I’m disappointed to hear that sprays can be toxic to inhale, because I don’t agree that lotions are easier to apply. When sprays came out I was thrilled. It can take a while to apply sunscreen, and if you’re alone or less flexible, almost impossible to reach some places. By the time you’ve finished applying, it’s time to apply it again. But in both cases, sprays and lotions, it’s hard to know how much to apply and whether you hit everywhere. You do end up wasting a lot more of the spray in the process, and it’s not cheap.
    Another question is, how long can you keep a sunscreen before you have to throw it away? I always seem to have a lot of leftovers from the year before.

  • Melissa

    @Donna – There should typically be an expiration date on your sunscreen. There is usually a string of letters and numbers. If the string ends in a number, that is the year the sunscreen will expire (ex: 2004 = 4). But the general rule of thumb is to replace a bottle every 2 years.

  • Pattie S

    I’ve had skin cancer 3 times already 1 dasil cell on my nose 2 squamous on left cheek & recently 1 squamous non lowr left lip.
    I ad to had Mohs surgery to remove all 3.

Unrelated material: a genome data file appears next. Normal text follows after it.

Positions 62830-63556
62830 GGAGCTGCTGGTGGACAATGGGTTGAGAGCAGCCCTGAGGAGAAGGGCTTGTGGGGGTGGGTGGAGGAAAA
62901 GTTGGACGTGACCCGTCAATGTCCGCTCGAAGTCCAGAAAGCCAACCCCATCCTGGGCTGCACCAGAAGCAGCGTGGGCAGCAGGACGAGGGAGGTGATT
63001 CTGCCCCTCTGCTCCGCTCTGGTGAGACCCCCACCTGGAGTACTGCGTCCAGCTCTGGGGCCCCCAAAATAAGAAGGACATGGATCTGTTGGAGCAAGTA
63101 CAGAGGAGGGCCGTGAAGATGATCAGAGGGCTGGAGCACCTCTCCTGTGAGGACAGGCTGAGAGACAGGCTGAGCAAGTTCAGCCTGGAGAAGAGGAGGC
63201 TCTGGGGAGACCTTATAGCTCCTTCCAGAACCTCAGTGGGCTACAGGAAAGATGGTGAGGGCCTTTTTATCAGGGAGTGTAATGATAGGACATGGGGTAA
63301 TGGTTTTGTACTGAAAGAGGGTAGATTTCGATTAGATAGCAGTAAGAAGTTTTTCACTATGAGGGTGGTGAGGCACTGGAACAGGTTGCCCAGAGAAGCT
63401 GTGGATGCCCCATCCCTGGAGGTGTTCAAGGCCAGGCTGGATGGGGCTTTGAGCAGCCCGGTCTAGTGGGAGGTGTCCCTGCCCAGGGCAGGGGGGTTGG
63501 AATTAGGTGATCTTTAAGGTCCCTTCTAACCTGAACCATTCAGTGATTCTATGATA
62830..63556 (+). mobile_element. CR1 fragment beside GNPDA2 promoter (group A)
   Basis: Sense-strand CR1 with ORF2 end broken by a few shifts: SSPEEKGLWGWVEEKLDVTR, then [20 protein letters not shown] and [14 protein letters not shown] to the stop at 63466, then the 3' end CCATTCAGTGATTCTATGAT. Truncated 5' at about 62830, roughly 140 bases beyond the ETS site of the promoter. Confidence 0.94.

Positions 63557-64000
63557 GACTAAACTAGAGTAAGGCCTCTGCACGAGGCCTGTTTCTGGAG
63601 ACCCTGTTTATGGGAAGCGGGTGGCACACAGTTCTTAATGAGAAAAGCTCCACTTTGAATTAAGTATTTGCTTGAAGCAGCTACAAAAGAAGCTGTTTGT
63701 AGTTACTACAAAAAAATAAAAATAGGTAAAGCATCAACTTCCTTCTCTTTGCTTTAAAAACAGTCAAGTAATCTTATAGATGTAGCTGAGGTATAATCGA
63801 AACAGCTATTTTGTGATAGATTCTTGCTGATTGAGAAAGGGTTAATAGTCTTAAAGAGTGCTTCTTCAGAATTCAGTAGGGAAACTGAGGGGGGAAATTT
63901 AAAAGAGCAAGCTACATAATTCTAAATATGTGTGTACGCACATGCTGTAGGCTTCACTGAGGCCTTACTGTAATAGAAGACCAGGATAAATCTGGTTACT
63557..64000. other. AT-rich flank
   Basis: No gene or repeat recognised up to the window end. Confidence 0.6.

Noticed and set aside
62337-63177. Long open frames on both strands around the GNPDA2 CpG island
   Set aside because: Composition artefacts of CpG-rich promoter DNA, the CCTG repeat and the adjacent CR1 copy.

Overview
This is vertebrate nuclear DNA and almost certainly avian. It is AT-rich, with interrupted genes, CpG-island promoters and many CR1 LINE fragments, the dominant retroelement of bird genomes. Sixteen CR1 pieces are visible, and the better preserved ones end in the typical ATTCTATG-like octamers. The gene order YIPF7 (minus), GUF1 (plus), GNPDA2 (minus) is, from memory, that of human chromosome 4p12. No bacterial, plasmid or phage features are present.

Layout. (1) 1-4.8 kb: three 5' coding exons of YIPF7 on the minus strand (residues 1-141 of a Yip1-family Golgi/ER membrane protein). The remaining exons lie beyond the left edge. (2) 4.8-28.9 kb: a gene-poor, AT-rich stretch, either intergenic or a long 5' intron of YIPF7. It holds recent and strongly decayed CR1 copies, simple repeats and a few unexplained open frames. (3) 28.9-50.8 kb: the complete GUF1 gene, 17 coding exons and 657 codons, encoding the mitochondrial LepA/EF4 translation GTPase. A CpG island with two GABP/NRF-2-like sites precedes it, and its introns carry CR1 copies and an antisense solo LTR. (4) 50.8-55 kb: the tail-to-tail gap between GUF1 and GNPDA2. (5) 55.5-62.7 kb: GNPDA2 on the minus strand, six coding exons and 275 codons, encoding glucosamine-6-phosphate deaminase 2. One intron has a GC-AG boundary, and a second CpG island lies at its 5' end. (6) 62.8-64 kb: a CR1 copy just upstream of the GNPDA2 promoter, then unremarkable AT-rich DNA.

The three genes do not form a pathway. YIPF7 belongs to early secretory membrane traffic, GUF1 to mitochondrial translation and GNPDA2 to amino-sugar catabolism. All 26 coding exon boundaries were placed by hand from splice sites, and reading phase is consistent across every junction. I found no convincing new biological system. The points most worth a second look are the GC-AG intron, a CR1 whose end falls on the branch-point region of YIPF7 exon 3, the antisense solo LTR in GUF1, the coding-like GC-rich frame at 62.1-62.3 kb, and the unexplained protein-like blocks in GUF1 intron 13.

I currently use Anthellious sun block #40 , .
    I ahve to use the sunblock due to my history, However I’am concerned about the dangers of the sunsceen itself..very confusing..any advise will be appreciated. Thank You.

  • Joi

    The titanium or zinc oxide content of the sunscreen is a “physical” block as opposed to all the chemical blocks. I, for one, prefer a little white tint to my skin that eventually soaks in and provides me with a more effective layer of protection. I work in the sun 5 days a week and chemical sun blocks just don’t do the job. Now they make clear, which is great. However, it still needs to be reapplied every two hours. And I make sure I scrub it off well at day’s end, to protect my skin in general.

  • Chris

    Especially for kids a lot of the conventional sunblocks could be hazardous, stay away from Oxybenzone!!! It and some others I cant remember off hand are said to be hormone disrupters!!!

  • Anonymous

    Nice information to share with us……….thanks a lot [ Zinc supplement ]

  • Anonymous

    Nice information to share with us……….thanks a lot [ Zinc supplement ]